Bhargavi marketplace of ideas: a long-standing forum for intellectual

Bhargavi GarimellaColleges have long been hailed as a marketplace of ideas: a long-standing forum for intellectualdiscussion in modern society. It is this very characteristic that enables social change and upholds thepillars of a free society. But a prerequisite to intellectual discussion is an equal inclusion of viewpoints.The exclusion of certain viewpoints through censorship hampers this dialogue and in turn, theprogress of human knowledge. Rather than exiling specific opinions, propagating free speechencourages a competition of ideas that is imperative to liberal education.The answer to controversial speech has always been more speech, not less. As Vince Herronwrites in the Southern California Law Review, censoring speech is “as ineffective as fighting a fire byspraying water on the tips of the flame while allowing the house to continue to burn.

” The fire willnever cease to burn. When colleges censor certain viewpoints that are problematic, more harm thangood comes from it. Silencing provoking speech does not address bigotry at the root; rather, it ispushed underground and excluded from a robust and uninhibited political discourse that could haveoccurred.A Gallup survey of college students found that 24 percent of white respondents and 41 percentof African-American respondents believed that colleges and universities should restrict the expressionof “political views that are upsetting or offensive to certain groups.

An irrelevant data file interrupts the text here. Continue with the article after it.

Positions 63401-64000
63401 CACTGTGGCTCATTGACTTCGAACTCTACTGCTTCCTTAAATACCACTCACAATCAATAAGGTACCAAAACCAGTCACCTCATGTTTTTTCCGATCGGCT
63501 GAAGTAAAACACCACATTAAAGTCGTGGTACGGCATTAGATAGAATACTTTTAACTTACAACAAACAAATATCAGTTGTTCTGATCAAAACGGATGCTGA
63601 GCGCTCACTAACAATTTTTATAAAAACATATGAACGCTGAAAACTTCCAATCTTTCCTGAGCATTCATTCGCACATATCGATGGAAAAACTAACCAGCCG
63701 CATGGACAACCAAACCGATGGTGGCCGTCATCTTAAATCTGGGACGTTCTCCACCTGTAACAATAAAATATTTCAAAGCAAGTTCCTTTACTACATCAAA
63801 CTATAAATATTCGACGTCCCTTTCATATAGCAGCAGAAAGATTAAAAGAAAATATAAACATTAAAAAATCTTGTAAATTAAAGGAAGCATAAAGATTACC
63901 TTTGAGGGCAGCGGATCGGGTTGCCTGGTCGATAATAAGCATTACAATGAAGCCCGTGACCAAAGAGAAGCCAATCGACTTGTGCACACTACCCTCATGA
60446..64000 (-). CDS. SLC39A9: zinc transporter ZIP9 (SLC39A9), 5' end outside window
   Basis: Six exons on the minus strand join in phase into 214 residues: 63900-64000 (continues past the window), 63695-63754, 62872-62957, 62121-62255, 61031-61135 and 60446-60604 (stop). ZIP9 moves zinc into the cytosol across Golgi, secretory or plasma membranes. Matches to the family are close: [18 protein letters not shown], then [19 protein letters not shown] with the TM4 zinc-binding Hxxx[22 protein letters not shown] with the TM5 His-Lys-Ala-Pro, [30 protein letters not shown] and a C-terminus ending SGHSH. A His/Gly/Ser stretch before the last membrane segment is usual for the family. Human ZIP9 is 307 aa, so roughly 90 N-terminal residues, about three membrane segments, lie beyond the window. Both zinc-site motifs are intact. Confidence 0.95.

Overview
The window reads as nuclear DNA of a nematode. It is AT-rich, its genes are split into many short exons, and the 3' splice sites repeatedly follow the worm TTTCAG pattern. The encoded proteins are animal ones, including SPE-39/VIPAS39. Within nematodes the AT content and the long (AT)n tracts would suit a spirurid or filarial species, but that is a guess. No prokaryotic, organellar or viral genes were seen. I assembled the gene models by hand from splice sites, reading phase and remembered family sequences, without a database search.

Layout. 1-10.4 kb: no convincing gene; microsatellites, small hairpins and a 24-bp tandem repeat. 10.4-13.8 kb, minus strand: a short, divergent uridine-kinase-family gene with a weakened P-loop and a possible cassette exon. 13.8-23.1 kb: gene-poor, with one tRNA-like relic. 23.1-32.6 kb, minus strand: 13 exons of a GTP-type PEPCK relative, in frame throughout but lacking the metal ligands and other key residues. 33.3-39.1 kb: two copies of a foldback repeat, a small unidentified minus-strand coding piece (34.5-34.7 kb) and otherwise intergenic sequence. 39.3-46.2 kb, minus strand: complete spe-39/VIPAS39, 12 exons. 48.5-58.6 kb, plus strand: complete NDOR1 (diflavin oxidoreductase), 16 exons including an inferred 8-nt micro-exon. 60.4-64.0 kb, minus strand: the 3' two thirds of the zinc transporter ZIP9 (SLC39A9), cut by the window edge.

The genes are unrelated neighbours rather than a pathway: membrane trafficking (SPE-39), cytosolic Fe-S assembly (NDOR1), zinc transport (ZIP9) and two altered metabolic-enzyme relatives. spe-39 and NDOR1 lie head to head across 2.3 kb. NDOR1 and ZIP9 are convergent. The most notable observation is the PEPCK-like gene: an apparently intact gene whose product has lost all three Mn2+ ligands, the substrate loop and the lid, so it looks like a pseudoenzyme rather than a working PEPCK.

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” However, this perspective isinherently problematic and at odds with the purpose of universities because only with freedom ofspeech can these views be challenged and dissected. Only with freedom of speech can such perceivablyoffensive and bigoted political views be dismantled and dissected. Discourse and debate over politicaland moral principles brought this country to where it is today. Limiting this dangerously stunts theintellectual vitality of universities: if students, speakers, or faculty fear punishment for expressing viewsthat may be unpopular or uncommon, only largely accepted or favorable views will be put forth andvalidated in higher education, defeating the purpose of liberal education.Bhargavi GarimellaMedia outlets have run rampant with stories of overbearing political correctness in collegesand campuses blocking conservative speakers. However, the moral and judicial principles that guidethis country dictate that speakers have the right to speak, even if they present controversial material,and protestors have the right to protest regardless of their motivations. If college campuses only leaveroom for “preferred views,” then social progress, civic engagement, and quality liberal education willfall to the wayside. The oft-idolized marketplace of ideas vanishes if no true discussion occurs.